Taigs and Huns – no better option?

In my previous post, I argued that we need new words other than “Unionist” and “Nationalist” to describe the ethnic (as opposed to political or religious) divisions within Northern Ireland, and that we already had perfectly good words in “Hun” and “Taig” if we were willing to overlook their origin as tribal insults. But are these really the best options available?

“British” and “Irish” are completely unsuitable – a significant proportion of people in NI consider themselves both, to varying degrees. “Ireland” – and by extension “Irish” – is already an ambiguous term (“island of” vs. “Republic of”), and “British” can also mean different things to different people (“Brits out!”).

“Ulsterman” is not a tribal label, and its history as an inaccurate synonym for “Northern Irishman” is unhelpful. “Fenian” is a political pejorative, not an ethnic one. As an archaic synonym for “Irish Republican” it is still useful in a historical context; and in a modern context it is almost universally followed by “bastard”, from which it may be difficult to disassociate. “Jaffa” implies a connection with Orangeism, and thus has political undertones. Loyal Orders are a declining pastime amongst Huns, so it is also increasingly inaccurate. And it’s not even a good insult.

No, there are no good alternatives. The only option left is to invent completely new terms, so that we can avoid any personal discomfort. But in doing so we throw away the unique selling point of “Hun” and “Taig” – they convey the tribal divide clearly to the target audience without the need for footnotes or lengthy caveats.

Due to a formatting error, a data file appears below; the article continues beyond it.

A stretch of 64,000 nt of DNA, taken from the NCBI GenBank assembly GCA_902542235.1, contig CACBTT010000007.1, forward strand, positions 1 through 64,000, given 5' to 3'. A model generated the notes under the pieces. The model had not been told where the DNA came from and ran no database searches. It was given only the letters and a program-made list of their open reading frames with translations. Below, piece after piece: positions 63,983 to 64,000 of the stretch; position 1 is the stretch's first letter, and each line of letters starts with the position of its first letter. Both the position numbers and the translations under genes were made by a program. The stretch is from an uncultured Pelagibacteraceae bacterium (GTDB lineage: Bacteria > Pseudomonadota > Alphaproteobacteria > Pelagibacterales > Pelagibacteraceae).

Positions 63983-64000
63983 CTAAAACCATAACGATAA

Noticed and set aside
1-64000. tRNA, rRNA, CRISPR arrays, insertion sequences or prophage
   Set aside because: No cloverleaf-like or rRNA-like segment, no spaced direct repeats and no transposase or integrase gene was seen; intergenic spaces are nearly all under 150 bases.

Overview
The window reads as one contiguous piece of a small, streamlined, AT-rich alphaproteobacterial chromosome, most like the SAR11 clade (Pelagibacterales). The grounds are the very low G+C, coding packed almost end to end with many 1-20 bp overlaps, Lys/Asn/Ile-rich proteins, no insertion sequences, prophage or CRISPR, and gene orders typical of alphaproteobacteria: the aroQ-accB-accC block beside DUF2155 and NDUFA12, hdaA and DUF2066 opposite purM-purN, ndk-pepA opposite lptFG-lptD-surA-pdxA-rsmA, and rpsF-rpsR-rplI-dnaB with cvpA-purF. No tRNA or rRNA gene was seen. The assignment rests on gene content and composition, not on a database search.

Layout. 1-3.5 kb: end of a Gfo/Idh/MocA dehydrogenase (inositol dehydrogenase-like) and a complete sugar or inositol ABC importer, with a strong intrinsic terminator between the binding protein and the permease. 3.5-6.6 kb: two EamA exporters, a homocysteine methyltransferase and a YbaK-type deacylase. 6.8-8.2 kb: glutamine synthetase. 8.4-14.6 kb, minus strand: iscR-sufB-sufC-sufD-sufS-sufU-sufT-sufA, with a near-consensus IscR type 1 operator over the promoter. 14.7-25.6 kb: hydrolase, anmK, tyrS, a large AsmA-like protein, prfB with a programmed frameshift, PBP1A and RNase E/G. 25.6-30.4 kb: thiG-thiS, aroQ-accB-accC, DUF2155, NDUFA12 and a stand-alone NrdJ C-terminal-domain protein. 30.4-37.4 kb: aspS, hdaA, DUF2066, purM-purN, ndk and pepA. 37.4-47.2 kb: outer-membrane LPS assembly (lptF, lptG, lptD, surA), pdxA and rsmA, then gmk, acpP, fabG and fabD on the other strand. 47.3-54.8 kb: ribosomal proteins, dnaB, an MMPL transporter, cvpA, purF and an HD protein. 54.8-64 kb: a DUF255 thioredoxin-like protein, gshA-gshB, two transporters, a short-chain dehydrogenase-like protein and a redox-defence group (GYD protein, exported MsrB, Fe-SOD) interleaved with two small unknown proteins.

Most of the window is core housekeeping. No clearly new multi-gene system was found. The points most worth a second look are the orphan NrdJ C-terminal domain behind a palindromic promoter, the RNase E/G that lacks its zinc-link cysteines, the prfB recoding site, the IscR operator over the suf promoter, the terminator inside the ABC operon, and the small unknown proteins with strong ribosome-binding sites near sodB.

And pejoratives are redeemable – minority communities often adopt the insults directed at them, as an act of defiance. But we must be careful to avoid the fate of the N word, which is acceptable for a black person to say, but must never cross the lips of whites. It is good then that “Taig” and “Hun” are both insults, for the sake of parity of esteem.

So it is conceivable that they might one day be adopted by their respective tribes. Perhaps they could even be allowed into respectable conversation. In this blog I will assume the latter, although I will be careful to use both terms in each post lest I be accused of bias. It is far too soon to utter them in the pub or on the street. One step at a time.

But the true test will be whether rehabilitating these words is useful. I hope to demonstrate in subsequent posts that it is.